Joanna Cherry spoke as Chair of the Joint Committee on Human Rights on Monday 24th October 2022.
It is a pleasure to follow Sir Robert Neill. I am in a very significant measure of agreement with him, particularly about the need for evidence-based policy making.
I rise to speak as Chair of the Joint Committee on Human Rights. I remind Members that it is a Joint Committee of both the Commons and the Lords, which takes half its members from each House. It is, of course, a cross-party Committee. As the Committee responsible for scrutinising the Government’s human rights record, we have conducted two inquiries considering plans to reform the Human Rights Act. During our inquiries, we heard evidence from experts with a diverse range of views and from people who have benefited from using the Human Rights Act. Having considered all that evidence, we remain of the view, which we have expressed in a number of previous reports, that the Human Rights Act is functioning as intended and enables human rights to be enforced effectively in the United Kingdom, with little need for recourse to the European Court of Human Rights. For that reason, based on the evidence we have heard and the information we have considered, we believe that the Government have failed to make the case for repealing and replacing the Human Rights Act with a Bill of Rights.
We were pleased to have confirmation from the current Lord Chancellor that the Government were looking again at the Bill of Rights Bill and that its progress would be paused while they conducted a thorough review of the Bill. We were pleased to hear that, unlike before, he intends to look at the evidence base, including the independent Human Rights Act review. We were concerned by the Government’s lack of engagement with experts, Parliament and the public over the Bill of Rights Bill. It followed the independent Human Rights Act review, as we have heard, significant parliamentary engagement and inquiries, and a public consultation exercise, which elicited over 12,000 responses. That is the sort of extensive engagement we should be having before we embark on reform, but engagement has to be genuine and have meaning and purpose, and those who engage should be listened to.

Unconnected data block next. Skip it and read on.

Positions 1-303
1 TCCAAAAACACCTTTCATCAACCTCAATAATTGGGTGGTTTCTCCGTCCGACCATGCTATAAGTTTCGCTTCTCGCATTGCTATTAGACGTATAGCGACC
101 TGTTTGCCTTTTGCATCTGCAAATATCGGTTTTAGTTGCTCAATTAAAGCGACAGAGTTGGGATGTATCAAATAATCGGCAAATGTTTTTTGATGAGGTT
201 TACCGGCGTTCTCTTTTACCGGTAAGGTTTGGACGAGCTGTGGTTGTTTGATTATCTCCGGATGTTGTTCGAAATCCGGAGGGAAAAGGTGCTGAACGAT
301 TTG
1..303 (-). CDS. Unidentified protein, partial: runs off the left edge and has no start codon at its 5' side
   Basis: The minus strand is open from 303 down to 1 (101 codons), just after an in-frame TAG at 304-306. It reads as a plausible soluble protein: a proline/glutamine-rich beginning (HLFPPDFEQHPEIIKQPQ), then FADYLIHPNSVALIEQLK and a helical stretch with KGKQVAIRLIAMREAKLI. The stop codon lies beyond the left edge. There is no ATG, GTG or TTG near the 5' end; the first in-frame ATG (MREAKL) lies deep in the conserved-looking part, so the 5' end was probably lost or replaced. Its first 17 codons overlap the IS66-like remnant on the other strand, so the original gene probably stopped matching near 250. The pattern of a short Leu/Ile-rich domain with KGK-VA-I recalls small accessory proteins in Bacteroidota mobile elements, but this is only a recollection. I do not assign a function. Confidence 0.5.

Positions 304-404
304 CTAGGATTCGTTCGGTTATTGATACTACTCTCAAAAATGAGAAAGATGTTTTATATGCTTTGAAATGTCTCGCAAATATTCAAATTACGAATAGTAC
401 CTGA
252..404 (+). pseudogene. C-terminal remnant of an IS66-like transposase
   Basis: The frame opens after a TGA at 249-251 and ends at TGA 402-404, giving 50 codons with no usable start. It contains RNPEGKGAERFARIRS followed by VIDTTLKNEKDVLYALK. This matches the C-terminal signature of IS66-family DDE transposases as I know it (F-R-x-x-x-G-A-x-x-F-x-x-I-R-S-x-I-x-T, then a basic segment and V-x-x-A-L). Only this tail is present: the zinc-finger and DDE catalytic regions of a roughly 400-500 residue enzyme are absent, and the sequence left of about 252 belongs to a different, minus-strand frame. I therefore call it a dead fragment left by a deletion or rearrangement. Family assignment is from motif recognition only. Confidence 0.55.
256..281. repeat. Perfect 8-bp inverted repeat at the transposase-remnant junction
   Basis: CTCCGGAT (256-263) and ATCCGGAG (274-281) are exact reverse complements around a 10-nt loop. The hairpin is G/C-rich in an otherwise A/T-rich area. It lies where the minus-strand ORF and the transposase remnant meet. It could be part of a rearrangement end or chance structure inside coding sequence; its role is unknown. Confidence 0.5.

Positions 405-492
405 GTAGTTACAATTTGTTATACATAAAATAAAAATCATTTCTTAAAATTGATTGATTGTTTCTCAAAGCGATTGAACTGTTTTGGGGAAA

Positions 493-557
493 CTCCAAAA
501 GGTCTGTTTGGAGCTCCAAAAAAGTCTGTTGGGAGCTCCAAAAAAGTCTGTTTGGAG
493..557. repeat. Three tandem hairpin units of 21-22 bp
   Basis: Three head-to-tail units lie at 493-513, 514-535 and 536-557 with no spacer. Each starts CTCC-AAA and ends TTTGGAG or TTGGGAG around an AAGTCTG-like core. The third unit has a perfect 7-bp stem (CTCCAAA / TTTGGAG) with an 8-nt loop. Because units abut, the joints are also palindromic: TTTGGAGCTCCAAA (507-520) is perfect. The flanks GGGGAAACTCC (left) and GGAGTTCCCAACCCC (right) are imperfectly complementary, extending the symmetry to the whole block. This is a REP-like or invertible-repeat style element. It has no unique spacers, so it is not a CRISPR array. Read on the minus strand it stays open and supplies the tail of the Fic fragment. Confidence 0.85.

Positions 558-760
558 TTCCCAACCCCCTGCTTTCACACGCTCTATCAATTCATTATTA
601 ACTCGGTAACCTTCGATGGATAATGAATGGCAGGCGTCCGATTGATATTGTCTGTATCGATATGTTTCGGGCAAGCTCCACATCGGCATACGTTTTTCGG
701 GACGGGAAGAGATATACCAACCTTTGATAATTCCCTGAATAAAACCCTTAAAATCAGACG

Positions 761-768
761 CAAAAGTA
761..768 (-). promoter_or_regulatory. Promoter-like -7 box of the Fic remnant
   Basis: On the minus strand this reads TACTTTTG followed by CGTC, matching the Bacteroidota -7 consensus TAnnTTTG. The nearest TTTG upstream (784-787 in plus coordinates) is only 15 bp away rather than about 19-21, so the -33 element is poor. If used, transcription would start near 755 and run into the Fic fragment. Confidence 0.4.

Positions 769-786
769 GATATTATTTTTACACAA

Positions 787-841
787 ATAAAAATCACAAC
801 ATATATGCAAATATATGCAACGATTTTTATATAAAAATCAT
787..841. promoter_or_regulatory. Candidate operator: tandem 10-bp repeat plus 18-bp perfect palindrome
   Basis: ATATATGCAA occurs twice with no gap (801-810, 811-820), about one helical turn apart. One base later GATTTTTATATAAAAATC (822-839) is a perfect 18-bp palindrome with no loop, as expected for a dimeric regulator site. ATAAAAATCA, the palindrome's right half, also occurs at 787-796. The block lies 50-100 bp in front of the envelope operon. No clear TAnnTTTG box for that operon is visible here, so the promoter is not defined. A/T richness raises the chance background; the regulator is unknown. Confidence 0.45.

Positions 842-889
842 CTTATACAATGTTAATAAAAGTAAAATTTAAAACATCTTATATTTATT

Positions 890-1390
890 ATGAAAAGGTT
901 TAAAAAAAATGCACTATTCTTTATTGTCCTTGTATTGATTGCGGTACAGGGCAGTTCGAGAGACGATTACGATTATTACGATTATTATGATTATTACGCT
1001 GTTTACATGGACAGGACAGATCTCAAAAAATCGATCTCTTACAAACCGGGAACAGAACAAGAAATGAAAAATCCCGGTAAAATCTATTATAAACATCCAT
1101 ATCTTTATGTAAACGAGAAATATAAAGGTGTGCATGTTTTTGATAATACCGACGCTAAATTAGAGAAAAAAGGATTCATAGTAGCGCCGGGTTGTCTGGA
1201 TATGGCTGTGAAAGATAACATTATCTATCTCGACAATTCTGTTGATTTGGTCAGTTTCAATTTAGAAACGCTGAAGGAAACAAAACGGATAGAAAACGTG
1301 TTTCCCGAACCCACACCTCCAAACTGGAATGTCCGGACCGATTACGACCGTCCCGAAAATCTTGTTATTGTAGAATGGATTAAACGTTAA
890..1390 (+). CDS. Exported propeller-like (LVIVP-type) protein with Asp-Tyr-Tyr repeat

The Bill of Rights simply does not reflect what the Government heard from Parliament’s Committees, their own commissioned independent review or their consultation exercise. The Government’s own consultation analysis shows that many responders were in favour of maintaining the status quo and the Human Rights Act, and believed that the changes proposed were unnecessary. Despite that lack of support, the Government decided to pursue a reform, in which they went to the length of repealing and replacing the Act altogether.
The Government’s consultation analysis provided scant to no reasoning to explain why they decided to disregard the views of a significant number of consultees. In the Joint Committee’s opinion, that calls into question the integrity of the whole consultation process preceding the Bill of Rights. We concluded that, given the overwhelming lack of support for these radical reforms, repealing the Human Rights Act and replacing it with a Bill of Rights was neither democratic nor necessary. We were particularly worried about the international implications of repealing the Human Rights Act. Our primary worry was that removing the Act would weaken protections for people living in the United Kingdom, but we were also worried about how it would be perceived internationally.
When we visited the Council of Europe and the European Court of Human Rights in Strasbourg earlier this year, we highlighted our concerns. It was emphasised to us that the Human Rights Act is viewed internationally as the gold standard and a model example of how human rights can be effectively embodied into domestic law and practice. It was impressed on us by our interlocuters that any weakening of the mechanisms in the Act could damage the United Kingdom’s reputation internationally and weaken the UK Government’s position when seeking to ensure that other states uphold their human rights obligations. Importantly, we were left in no doubt by those we spoke to that the United Kingdom’s status as a leading member of the Council of Europe and one of the founders of the ECHR means that any reforms to the Act that suggest that we are wavering in our commitment to the convention’s protections could be a green light for other less committed nations to weaken their own human rights protections.